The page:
One of the biggest internet sensations so far this year has been Marie Kondo. Her quirky advice and ideas really seem to be striking a chord with people drowning in a sea of clutter. I watched her show and gave it a go. I tackled my dreaded t-shirt drawers, where everything was just thrown in and squashed together, as it had been for years.
I piled everything on the bed and then went through them, one by one, deciding if I really liked it and was likely to wear it again ever. I discarded about a third of them, though I stopped short of thanking them as Marie had suggested. The ones that were left I folded up neatly the way she had demonstrated and began placing them in orderly fashion in the drawer. By the time I had finished I found I had one very tidy drawer of neatly arranged shirts, any one of which was instantly visible and retrievable. I also had one completely empty drawer. It was something of a revelation. I couldn’t believe I was standing there feeling good about myself because of a drawer of t-shirts.
Kondo’s sudden entrance into my realm of awareness was serendipitous indeed. I had already begun a daily regime to declutter my life. The idea had been to throw away at least one thing every day. To begin with it was an easy task. My house contains not only years of my own ‘stuff’ but a great deal that has ended up with me that belonged to my parents. I’ve always been something of a hoarder, with that almost delusional belief that ‘I might need it one day’. I have come to realise, as the years whizz by, that ‘one day’ has never arrived for most of the stuff and I’m now leaning towards the idea that it never will. Everywhere I look there are things. Each shelf, cupboard, nook and cranny, they all are crammed with stuff. And the more I sit and look at it the more I realise that most of it just sits there unused and unnoticed, year after year after year.
I have books I haven’t looked at in thirty years and must surely accept I probably never will look at them again. I have DVDs and CDs that sit on shelves and remain unplayed, in most cases since I bought them. Nowadays I listen to music mostly through the computer and I watch movies mostly through Netflix and Amazon Prime. I also read eBooks. Yes, it is still nice to flick through a real book or browse a CD booklet, but it is hardly necessary. There is massive scope for decluttering my life thanks to the digital revolution. There are books and CDs that I could never part with but there are plenty that I could, and be more than happy with a digital version.
Photographs are a trickier one. Yes, I only take digital photos nowadays, and they are all on the computer and in the cloud. And I have scanned my favourite family photos to add to them. But what do you do if you have boxes of old family albums that have been passed on from your parents and grandparents? You can scan them, like I have done, to have digital copies but what about the originals? If you have children it may not be something you will worry about. You’ll just assume things like that will automatically be passed down to them. But what if y0u have no children to leave them to? No one else wants a ton of old photographs of a family they don’t know. Those goofy seaside holiday snaps from fifty years ago may have some meaning to you but that’s as far as it goes. If your house ends up being cleared by some stranger they will just be binned. You might as well save them the bother. It is a really difficult one, but you have to ask yourself honestly how often you get those old albums out and spend an afternoon slowly looking through them and reminiscing. For most the answer would be somewhere between rarely and never. Any photographs that were that important to you would probably have been framed and on permanent display. If you scan them in to your computer then they won’t be gone forever but the originals are just bits of card adding to the clutter in your life. If you still find it a hard thing to do then put them in storage somewhere. Let a couple of years go by and see if you seek them out once in that time. If not, it is clear you can survive without them.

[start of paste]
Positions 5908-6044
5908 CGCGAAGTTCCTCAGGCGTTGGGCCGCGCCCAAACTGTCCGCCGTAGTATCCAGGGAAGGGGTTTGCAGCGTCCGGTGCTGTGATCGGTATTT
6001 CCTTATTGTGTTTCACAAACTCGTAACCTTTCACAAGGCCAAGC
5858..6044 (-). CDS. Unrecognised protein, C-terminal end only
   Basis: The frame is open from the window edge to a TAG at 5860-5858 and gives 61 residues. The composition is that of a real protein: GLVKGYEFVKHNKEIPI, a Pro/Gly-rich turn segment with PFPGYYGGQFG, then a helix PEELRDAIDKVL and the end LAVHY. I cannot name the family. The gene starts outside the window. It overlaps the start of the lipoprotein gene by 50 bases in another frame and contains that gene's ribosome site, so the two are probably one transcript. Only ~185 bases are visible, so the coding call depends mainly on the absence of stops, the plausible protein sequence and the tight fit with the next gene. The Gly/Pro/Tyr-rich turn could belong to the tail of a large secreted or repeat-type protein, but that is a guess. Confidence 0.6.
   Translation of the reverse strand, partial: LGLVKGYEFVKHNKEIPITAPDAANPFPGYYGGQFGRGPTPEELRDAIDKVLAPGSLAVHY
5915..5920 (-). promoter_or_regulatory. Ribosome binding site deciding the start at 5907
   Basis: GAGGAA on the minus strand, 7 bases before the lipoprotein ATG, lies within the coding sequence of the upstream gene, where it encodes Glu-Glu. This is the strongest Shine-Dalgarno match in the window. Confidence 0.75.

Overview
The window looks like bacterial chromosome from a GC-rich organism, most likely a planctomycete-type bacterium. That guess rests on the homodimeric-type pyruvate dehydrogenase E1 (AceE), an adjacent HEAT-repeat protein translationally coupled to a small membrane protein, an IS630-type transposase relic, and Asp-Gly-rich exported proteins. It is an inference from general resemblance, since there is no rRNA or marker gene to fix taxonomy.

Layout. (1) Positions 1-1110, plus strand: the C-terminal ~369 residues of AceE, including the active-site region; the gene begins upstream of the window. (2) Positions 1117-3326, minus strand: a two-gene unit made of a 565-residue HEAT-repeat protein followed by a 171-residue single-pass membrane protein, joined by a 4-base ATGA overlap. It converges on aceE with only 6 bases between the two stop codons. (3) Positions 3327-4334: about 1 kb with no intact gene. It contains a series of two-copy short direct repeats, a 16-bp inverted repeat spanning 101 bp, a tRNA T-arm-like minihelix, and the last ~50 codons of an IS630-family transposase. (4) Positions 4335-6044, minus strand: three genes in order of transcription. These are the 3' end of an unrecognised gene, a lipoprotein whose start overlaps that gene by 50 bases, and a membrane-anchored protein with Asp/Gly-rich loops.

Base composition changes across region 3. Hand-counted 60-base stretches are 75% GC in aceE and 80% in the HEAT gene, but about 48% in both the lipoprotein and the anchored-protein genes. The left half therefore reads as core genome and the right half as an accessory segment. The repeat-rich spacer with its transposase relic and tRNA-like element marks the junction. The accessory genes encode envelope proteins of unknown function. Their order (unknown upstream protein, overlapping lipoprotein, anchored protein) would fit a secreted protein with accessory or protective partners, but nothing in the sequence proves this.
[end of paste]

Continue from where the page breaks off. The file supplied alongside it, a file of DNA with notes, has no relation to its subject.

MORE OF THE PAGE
The more you get into decluttering the easier it becomes. And you begin to feel wonderful about it. That pineapple corer I bought ten years ago and have never used, well it is gone now and I’m not losing any sleep over it. There are ornaments that were sentimental to my parents but I have come to realise have no real meaning to me other than the fact that they were sentimental to my parents. But I don’t need objects to remember people. I have the memories of them in my head and I carry them with me wherever I go. If I ended up homeless and living under a hedge somewhere I would still have that lifetime of memories with me and wouldn’t need some cheap porcelain horse to enable me to access them. Sentimentality attached to physical objects is a curse. People you have loved and lost are always with you. Discarding a few knick knacks will not make you forget about them but it will help you to focus more on living your own life – which is exactly what those loved ones would have wanted.
Until you start decluttering you don’t realise just how much stress that clutter is causing you. It isn’t at the forefront of your mind, constantly nagging at you. It remains hidden deeper in the shadows, gnawing away at you from the darkest recesses of your brain. Once you get into the decluttering frame of mind it can become addictive, but as addictions you go….
If you have ever found yourself thinking “god, I hope I never have to move house again” then perhaps it is time you paused to take a good look around and ask yourself how much of the stuff you are surrounded by is stuff you actually need. Decluttering your life can declutter your mind.